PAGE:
Note also these inscriptions here, ‘Know thyself’ and ‘Avoid extremes,’ how many philosophic inquiries have they set on foot, and what a horde of discourses has sprung up from each, as from a seed ! And no less productive of discourse than any one of them, as I think, is the present subject of inquiry.
This month the Book Club readings are by Plutarch.
According to the Oxford Classical Dictionary he was born before 50 CE and died after 120 CE. He spent most of his life in Chaeronea, but also traveled to Athens, Egypt, and Rome. His works include rhetoric, treatises, and dialogues.
For the last thirty years of his life, Plutarch was a priest at Delphi. A devout believer in the ancient pieties and a profound student of its antiquities, he played a notable part in the revival of the shrine in the time of Trajan and Hadrian, and the people of Delphi joined with Chaeronea in dedicating a portrait bust of him.” (page 1165)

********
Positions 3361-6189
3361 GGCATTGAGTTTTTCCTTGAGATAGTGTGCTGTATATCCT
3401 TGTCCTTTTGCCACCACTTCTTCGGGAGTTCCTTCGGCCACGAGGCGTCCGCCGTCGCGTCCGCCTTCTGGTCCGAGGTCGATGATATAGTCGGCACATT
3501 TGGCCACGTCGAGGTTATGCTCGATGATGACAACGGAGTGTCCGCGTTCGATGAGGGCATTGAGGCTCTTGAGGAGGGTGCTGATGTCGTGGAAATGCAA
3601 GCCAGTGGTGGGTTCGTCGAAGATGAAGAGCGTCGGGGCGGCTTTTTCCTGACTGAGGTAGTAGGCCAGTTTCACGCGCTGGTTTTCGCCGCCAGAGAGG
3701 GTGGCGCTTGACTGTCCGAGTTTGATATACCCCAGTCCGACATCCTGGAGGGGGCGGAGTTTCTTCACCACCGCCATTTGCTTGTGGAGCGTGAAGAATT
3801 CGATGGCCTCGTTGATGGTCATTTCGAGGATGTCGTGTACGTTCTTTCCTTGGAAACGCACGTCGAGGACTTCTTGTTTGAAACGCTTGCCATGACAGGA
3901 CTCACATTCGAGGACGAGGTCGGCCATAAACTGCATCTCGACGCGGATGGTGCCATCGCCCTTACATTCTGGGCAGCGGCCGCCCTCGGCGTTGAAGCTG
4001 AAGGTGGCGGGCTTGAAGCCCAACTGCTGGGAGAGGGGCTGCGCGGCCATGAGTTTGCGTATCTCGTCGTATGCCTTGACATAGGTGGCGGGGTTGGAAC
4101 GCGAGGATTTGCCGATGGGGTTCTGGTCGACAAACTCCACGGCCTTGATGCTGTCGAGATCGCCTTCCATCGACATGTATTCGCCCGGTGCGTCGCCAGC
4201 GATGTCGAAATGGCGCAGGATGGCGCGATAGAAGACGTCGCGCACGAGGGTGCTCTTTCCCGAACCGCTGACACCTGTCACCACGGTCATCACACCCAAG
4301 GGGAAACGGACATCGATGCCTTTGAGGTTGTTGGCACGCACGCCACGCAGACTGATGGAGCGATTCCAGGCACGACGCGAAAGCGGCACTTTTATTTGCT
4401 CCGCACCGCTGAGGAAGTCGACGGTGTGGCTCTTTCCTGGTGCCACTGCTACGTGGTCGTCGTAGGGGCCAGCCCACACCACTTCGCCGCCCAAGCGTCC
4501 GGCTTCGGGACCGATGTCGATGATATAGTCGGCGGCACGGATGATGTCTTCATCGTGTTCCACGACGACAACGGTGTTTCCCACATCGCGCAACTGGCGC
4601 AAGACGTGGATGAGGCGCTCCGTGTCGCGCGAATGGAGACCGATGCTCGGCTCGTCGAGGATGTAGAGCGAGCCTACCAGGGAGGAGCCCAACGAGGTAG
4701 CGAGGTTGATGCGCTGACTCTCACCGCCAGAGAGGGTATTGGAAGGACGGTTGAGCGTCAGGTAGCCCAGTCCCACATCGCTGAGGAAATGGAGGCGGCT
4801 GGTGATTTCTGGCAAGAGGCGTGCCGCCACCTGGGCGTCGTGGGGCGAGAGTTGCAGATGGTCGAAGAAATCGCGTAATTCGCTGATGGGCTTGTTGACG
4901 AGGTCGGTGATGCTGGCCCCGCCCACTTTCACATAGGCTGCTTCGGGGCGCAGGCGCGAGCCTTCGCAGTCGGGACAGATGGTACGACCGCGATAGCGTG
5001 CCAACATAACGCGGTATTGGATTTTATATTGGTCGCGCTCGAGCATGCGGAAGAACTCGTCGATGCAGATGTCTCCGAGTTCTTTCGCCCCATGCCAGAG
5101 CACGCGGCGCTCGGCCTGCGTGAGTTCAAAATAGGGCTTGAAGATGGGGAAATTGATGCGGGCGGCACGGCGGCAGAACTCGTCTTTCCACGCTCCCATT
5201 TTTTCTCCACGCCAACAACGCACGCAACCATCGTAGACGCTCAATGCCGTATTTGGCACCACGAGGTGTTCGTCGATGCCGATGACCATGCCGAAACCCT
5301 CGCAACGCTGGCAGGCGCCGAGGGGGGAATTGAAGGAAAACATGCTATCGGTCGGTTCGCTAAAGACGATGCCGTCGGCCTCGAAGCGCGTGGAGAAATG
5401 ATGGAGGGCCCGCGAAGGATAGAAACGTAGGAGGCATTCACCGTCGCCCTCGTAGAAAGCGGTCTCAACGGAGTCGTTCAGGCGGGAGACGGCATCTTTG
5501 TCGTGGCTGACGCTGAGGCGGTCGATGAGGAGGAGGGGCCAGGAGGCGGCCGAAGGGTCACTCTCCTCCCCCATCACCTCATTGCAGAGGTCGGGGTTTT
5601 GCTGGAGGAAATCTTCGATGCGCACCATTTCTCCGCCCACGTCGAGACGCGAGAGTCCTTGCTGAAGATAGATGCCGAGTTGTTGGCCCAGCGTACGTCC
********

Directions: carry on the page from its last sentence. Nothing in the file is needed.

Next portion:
We will be reading selections from two works which throw light on the philosophy and practices at the shrine, and the consultation of oracles—these works are also referred to by their Latin titles, although they were written in Greek:
- The E at Delphi (De E apud Delphos)
- The Oracles of the Pythia (De Pythiae oraculis)
You can read as much or as little as you like from either or both works.
We will start and continue discussion in the Kosmos Forum, and will meet via Google Hangout on Tuesday, February 26 at 11 a.m. EST (and initially at 5 a.m. EST if there is demand.)
Here are links to some free online translations:
Both texts are available in a translation by :
Thomas George Tucker and Arthur Octavius Prickard at archive.org
And here are individual links to each work:
The E at Delphi:
The Oracles of the Pythia
 Hornblower, Simon; Spawforth, Antony; Eidinow, Esther. 2012. Fourth edition. The Oxford Classical Dictionary. Oxford, Oxford University Press.